The Phoenix Suns will wear the jerseys in tonight's playoff game on the Cinco de Mayo holiday to "to honor our Latino community and the diversity of our league, the state of Arizona, and our nation," says the owner.
Owner Robert Sarver told the Associated Press that frustration with the federal government's failure to deal with the illegal immigration issue led to the passage of what he called "a flawed state law."
"However intended, the result of passing the law is that our basic principles of equal rights and protection under the law are being called into question," he said, "and Arizona's already struggling economy will suffer even further setbacks at a time when the state can ill-afford them."
The law passed by the Arizona Legislature and signed by Gov. Jan Brewer defines illegal immigration as trespassing and allows local law enforcement agencies to question people they suspect of being undocumented.
Opponents of the law say it will encourage racial profiling, break up families, and harm communities by making illegal immigrants fearful of co-operating with police investigating crimes.
Supporters of the law in Arizona say it's not about race, but rules. And that the state was essentially forced to confront the issue because of the federal government's failure to act.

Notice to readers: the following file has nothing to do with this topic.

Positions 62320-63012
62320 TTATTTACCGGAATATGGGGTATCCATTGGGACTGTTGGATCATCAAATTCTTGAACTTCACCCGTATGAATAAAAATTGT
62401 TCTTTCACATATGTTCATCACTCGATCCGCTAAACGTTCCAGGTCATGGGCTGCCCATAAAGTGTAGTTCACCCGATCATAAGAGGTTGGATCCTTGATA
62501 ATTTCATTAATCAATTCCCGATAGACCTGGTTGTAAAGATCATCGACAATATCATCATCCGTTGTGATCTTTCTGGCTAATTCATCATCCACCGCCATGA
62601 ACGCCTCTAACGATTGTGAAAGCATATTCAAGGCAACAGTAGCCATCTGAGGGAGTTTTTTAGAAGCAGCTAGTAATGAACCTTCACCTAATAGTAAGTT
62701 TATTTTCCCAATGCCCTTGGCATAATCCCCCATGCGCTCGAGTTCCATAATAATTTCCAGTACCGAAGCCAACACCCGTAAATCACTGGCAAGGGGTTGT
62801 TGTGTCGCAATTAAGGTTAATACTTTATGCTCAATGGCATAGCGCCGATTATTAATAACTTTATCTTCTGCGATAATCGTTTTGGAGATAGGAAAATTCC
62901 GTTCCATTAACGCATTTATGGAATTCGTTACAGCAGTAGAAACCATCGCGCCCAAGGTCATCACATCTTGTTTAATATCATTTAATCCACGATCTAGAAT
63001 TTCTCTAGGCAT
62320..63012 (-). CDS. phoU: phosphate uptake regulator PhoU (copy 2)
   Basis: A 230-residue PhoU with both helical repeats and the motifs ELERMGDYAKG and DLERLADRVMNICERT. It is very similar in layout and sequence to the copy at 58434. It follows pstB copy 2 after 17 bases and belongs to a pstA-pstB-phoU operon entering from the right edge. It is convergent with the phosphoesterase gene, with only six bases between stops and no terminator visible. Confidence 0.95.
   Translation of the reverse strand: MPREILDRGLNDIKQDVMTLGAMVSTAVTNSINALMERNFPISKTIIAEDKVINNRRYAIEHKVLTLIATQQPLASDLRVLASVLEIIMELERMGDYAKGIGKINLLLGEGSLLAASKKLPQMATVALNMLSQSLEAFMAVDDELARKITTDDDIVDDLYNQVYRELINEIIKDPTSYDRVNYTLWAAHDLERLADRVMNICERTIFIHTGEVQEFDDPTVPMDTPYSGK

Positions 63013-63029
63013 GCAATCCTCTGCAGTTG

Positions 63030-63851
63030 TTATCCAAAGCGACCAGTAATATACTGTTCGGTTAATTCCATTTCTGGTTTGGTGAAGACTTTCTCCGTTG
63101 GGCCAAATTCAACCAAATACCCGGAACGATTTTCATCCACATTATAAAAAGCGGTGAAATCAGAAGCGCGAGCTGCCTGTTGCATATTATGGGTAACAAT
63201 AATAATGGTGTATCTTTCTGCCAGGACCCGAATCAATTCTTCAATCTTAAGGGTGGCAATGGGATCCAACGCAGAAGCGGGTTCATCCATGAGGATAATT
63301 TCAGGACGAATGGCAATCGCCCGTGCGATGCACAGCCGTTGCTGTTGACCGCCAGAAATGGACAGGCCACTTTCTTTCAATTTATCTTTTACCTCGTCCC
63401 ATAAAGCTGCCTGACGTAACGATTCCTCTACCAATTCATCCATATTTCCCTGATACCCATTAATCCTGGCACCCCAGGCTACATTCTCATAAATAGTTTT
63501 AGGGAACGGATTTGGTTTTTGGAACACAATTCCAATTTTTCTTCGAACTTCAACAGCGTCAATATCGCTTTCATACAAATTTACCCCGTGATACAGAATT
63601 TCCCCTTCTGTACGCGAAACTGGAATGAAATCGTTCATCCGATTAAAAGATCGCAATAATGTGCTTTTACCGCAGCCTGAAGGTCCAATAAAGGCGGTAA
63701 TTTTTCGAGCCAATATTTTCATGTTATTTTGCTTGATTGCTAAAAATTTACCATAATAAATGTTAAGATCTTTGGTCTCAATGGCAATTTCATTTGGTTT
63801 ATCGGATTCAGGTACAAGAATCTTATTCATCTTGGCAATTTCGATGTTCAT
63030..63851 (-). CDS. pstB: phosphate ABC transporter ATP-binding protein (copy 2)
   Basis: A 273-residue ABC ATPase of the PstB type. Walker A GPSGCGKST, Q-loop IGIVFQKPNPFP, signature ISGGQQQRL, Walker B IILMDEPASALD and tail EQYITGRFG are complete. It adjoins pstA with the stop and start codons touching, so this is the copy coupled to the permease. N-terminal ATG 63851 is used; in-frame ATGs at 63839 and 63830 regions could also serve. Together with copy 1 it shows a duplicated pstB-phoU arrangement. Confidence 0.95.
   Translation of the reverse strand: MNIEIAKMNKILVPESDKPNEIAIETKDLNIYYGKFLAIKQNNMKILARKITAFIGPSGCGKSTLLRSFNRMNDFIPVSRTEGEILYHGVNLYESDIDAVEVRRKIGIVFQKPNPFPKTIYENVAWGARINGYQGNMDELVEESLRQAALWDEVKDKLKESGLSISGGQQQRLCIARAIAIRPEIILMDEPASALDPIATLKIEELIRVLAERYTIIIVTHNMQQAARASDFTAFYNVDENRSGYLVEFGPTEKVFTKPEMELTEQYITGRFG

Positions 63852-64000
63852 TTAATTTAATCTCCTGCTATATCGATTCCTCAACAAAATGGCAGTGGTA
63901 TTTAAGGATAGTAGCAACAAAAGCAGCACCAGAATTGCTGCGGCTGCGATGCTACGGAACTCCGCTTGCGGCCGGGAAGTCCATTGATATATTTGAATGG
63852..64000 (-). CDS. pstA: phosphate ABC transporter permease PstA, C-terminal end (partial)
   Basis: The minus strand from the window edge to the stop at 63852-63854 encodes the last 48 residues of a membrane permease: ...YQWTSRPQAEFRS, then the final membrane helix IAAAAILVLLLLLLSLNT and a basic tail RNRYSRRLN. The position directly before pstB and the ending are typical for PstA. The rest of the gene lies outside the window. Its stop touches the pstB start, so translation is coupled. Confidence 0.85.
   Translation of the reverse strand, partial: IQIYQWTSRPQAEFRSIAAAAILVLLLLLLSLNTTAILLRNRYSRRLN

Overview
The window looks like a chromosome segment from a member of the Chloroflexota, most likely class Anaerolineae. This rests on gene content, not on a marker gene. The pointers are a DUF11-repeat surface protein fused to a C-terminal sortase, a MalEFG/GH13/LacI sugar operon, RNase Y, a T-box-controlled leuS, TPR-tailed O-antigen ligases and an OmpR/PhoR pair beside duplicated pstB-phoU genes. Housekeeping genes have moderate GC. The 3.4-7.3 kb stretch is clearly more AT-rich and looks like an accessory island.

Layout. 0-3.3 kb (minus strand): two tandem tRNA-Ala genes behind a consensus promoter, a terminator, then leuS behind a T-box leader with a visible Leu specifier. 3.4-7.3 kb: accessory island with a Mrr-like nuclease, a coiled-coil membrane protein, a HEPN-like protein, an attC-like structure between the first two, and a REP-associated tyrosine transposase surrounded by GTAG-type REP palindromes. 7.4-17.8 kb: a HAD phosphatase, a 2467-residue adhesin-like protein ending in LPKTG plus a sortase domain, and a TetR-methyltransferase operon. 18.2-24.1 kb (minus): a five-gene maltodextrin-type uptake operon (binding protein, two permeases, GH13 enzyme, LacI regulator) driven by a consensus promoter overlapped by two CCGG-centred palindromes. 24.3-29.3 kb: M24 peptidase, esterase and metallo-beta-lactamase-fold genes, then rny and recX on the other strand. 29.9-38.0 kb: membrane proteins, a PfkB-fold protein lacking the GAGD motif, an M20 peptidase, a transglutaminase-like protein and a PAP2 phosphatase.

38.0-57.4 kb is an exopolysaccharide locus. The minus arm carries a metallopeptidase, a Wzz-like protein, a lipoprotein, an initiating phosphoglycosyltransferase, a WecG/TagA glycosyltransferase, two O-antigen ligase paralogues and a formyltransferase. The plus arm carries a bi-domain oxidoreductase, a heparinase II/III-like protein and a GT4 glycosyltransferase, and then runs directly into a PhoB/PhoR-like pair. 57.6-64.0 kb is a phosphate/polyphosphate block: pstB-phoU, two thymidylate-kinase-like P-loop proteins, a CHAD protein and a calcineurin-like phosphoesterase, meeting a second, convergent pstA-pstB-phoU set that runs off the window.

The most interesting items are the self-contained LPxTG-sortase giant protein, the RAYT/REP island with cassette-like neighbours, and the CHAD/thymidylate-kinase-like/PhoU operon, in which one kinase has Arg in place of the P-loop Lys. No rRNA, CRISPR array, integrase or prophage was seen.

Sarver came up with the idea for the jerseys, but left it up to the players for a final decision. Suns guard Steve Nash said it was a unanimous decision.
"I think it's fantastic," Nash said after Tuesday's practice. "I think the law is very misguided. I think it's, unfortunately, to the detriment of our society and our civil liberties. I think it's very important for us to stand up for things we believe in. As a team and as an organization, we have a lot of love and support for all of our fans. The league is very multicultural. We have players from all over the world, and our Latino community here is very strong and important to us."
Check out ESPN's interview with Nash for more on the controversy.
San Antonio coach Gregg Popovich told the Associated Press said his team was interested in taking part but couldn't get new "Los Spurs" road jerseys in time for the game.
"It's a wonderful idea," Popovich said. "because it kind of shows what we all should be about. Sure there needs to be a lot of work done, obviously. A lot of administrations have done nothing about the immigration deal and now everybody's paying the price, especially a lot of people in Arizona. That's a bad thing, but the reaction is important, too, and this reaction [the Arizona law], I believe with Mr. Sarver, is inappropriate."
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